Christian School Tax Refund

Town Council acknowledged the tax-exempt status of Cape Charles Christian School and will refund $2,836 in property tax the school paid to purchase the former Presbyterian Church following a bank foreclosure.

Sidewalk Repairs Status

Arcos reported that VDOT will complete sidewalk repairs on Monroe Avenue soon and then begin work on Mason Avenue, with the goal of finishing Mason before the tourist season. Repairs to Tazewell and Randolph Avenues sidewalks will follow.



4 Responses to “‘Temporary Fix’ Planned to Reopen Fishing Pier in March”

  1. David Boyd on January 15th, 2013 4:06 pm

    Despite a specific list of items that would be removed from the premises that was included at the end of the contract document, I saw no mention of any requirement to remove the basketball hoops.

    Sounds like a bit of misdirection on Miss Arcos’ part.

  2. Mary Finney on January 16th, 2013 9:11 am

    After reading the contract referred to by Ms. Arcos, I also did not see any mention of the basketball hoops, nor any requirement that the Town be responsible for their removal. Furthermore, there seems to be specific language regarding Echelon’s requirement to carry proper insurance which would protect the Town from any liability should any injury or damage occur on their purchased property. (At least, that is the sense that I got from the above referenced contract, not being a lawyer myself.) Which is interesting since I recall one of the excuses given by the Town as to why Town employees were being used to do labor that appeared to be the job of Echelon was a fear of law suits if someone got hurt using those basketball hoops… I am sorry to see that the tone of secrecy, misdirection, and misinformation appears to be continuing on the part of the Town administration. I think we would all like to know WHY.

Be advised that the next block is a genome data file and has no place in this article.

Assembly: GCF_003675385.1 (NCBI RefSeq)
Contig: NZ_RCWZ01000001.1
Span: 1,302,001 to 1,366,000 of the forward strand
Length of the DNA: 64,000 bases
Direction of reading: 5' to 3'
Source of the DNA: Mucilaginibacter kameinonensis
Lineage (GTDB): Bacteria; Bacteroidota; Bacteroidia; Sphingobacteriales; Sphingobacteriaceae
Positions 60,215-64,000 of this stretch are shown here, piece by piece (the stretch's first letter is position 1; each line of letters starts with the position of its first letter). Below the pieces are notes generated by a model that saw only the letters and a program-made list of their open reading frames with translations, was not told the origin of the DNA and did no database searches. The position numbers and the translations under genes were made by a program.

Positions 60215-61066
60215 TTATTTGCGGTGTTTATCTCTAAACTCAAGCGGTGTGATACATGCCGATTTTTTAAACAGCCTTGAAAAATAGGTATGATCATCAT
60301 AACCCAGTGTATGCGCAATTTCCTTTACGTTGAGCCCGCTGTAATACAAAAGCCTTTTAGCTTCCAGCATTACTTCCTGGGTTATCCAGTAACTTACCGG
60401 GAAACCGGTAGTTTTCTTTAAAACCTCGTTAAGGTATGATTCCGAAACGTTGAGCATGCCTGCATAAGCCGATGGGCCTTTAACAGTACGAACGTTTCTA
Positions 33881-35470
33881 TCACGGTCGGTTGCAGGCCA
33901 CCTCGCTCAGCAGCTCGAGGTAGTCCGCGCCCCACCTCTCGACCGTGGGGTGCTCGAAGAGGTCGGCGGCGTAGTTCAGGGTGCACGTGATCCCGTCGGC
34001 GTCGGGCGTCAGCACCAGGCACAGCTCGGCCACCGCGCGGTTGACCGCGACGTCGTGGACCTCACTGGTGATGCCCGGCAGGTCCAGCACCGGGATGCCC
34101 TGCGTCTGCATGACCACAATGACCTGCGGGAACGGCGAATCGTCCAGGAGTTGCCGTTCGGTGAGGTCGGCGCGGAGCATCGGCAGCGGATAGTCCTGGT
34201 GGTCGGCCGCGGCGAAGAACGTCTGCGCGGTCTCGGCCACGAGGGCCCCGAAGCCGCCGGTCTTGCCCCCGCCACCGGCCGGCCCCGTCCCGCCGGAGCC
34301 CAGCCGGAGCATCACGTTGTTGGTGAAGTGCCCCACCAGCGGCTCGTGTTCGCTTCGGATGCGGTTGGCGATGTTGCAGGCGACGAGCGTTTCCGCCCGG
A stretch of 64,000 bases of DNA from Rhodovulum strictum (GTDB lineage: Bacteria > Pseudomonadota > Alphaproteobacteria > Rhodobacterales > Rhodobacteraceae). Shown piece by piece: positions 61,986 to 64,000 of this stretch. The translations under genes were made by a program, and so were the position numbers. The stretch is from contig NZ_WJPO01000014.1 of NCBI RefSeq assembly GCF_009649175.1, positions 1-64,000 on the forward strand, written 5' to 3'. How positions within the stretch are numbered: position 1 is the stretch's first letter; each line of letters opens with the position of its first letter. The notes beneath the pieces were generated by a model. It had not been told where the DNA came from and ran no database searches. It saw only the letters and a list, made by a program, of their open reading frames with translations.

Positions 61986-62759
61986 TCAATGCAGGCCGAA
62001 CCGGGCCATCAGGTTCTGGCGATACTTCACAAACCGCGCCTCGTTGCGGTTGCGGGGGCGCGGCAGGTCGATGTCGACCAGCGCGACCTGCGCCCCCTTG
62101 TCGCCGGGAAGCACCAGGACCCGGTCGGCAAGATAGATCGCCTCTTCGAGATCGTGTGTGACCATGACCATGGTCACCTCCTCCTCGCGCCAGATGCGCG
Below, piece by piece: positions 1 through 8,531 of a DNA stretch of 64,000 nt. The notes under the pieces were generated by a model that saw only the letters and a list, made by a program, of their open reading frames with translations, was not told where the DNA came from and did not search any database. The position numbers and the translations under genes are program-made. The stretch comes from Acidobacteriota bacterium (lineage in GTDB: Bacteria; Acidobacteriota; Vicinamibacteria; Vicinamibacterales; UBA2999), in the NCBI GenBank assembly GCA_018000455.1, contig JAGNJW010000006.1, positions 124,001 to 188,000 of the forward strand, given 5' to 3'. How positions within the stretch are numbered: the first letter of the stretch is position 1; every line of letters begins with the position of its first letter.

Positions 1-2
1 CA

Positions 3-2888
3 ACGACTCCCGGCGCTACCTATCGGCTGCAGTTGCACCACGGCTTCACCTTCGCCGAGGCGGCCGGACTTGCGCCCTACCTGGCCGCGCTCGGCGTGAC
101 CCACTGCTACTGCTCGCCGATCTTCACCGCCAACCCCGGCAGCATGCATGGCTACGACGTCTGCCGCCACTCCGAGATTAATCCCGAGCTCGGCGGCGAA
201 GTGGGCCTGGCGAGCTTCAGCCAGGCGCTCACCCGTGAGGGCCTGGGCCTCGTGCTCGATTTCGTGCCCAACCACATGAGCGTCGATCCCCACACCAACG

3. Deborah Bender on January 16th, 2013 10:00 am

    It is pretty impossible to get any sort of straight HONEST answer from our town manager. Last fall I personally was told by a town employee that was on the job removing the entrance to the playground that the purpose of taking down the archway to the playground was to paint it. BIG LIE! The archway stood leaning against the old school for months and never did get painted.

    We basically have no say in what is done in our town.
    We basically have no say in what is spent in our town.
    No open government honesty, no government transparency.
    We just get to hear what the town is going to do, spend, etc.

  4. Mike Kuzma, Jr on January 17th, 2013 11:05 am

    Actually, reading the contract, it appears that: within the “As is, where is” clause, Echelon bought the court in toto, along with the rest of the property, and that furthermore in “Exhibit B” to Purchase Contract, it specifically EXCLUDED the Town reclaiming the backboards by omission in the last line stating:

    “5. A small wooden shed between the playground and the BASKETBALL COURT.”

    It is here that an exclusion regarding removal of “personal property” would be noted, as Clause B under Item #1 recognizes Exhibit B as being all inclusive of the “personal property.”

    From reading this, it appears that the Town has reduced Echelon’s costs by at least the cost of removing the backboards.

    And after talking to some of my coworkers, it is our opinion — only an opinion — that seeing as how the Town removed the backboards after closing, and they were not excluded in the contract, basically the Town stole them. See, if they were excluded, #5 on Exhibit B would read: “a small wooden shed between the playground and basketball court; said court appurtances above grade level also to be excluded from the sale.”

    Frankly, item #5 simply missed memorializing said appurtenances.

    As a postscript, I do not mean to imply that the Town did anything ‘illegal’, it is simply a way of describing the end result. There is no inference of nefarious intent on the town, its employees or the Public Works employees whom did the work.